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Any of a class of carbohydrates found in certain plant cell walls and tissues. They are principally composed of a galactose derivative, galacturonic acid. In fruits, pectin keeps the walls of adjacent cells joined together, helping them remain firm and hold their shape. As fruits become overripe, the pectin breaks down to simple sugars that dissolve more readily, so the fruits become soft and lose their shape. Because it forms a thick, gel-like solution when added in small amounts to fruit acids, sugar, and water, pectin is used to make jellies, jams, and marmalades. Its thickening properties also make it useful in the confectionery, pharmaceutical, and textile industries.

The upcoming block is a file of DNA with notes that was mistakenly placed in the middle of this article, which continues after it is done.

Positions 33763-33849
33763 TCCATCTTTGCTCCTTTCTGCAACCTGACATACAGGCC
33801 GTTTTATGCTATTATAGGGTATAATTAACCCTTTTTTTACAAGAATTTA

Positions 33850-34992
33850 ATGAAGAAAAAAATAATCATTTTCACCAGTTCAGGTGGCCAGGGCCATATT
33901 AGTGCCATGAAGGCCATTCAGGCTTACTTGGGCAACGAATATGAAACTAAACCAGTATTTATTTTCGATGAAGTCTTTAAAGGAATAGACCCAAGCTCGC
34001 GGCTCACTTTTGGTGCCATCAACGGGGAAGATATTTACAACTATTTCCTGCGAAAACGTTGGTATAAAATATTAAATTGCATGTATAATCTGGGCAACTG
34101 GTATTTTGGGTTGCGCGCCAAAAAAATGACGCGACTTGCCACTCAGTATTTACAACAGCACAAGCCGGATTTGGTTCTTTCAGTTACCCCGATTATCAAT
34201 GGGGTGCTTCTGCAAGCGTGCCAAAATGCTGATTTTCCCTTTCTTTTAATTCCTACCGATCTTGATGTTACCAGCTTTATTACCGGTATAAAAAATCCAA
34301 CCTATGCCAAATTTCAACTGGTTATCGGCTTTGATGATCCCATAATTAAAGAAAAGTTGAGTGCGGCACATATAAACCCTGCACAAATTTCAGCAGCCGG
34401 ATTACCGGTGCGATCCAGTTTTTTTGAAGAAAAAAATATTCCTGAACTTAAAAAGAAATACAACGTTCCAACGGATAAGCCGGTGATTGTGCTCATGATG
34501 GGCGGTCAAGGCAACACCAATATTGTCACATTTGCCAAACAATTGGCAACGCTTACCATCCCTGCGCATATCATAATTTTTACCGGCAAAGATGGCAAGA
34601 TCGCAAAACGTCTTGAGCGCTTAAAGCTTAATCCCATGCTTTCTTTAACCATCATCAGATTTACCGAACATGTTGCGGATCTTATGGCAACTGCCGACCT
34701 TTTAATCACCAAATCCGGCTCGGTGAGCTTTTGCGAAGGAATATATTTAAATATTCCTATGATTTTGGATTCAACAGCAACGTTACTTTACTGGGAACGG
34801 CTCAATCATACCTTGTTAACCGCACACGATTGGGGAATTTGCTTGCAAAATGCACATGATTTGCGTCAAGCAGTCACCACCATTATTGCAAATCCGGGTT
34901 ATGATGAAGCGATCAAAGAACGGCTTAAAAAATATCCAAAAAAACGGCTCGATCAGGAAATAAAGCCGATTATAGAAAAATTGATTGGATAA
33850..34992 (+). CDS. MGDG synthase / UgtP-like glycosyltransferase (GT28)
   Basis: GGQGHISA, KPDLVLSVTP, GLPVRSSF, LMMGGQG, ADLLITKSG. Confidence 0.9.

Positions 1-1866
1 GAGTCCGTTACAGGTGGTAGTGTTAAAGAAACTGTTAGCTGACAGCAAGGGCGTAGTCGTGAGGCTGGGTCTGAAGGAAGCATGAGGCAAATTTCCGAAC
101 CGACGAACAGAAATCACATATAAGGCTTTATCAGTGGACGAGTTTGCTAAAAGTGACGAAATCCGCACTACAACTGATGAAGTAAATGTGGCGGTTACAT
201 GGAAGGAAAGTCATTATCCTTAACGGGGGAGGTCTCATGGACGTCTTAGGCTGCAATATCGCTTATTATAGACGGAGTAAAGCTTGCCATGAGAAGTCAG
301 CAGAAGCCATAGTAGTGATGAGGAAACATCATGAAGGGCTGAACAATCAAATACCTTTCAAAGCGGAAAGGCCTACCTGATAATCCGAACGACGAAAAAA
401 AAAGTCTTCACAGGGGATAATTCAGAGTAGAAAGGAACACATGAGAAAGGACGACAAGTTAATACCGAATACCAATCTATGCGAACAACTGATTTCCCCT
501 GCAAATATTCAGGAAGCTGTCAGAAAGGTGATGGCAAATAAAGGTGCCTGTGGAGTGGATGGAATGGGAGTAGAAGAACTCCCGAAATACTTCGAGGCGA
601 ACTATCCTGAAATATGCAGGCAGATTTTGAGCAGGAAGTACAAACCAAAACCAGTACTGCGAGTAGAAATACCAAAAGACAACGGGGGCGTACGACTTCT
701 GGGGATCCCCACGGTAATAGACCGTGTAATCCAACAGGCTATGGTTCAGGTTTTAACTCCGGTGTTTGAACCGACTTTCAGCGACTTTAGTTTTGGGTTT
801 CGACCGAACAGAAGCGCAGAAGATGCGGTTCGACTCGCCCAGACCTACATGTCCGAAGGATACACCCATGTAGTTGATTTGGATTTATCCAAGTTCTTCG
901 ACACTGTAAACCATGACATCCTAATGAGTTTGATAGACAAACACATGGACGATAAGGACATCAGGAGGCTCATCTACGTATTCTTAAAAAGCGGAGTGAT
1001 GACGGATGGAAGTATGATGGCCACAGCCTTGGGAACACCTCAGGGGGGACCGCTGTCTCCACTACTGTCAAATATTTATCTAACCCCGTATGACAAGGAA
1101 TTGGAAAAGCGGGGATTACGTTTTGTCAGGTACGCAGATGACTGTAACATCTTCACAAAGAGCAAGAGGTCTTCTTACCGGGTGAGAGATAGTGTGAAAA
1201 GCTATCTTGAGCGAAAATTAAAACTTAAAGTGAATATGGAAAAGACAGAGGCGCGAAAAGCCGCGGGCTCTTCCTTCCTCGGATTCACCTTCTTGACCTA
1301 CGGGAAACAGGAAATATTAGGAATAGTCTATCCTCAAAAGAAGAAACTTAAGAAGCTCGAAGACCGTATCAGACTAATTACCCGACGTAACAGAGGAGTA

This entry comes from Encyclopædia Britannica Concise. For the full entry on pectin, visit Britannica.com.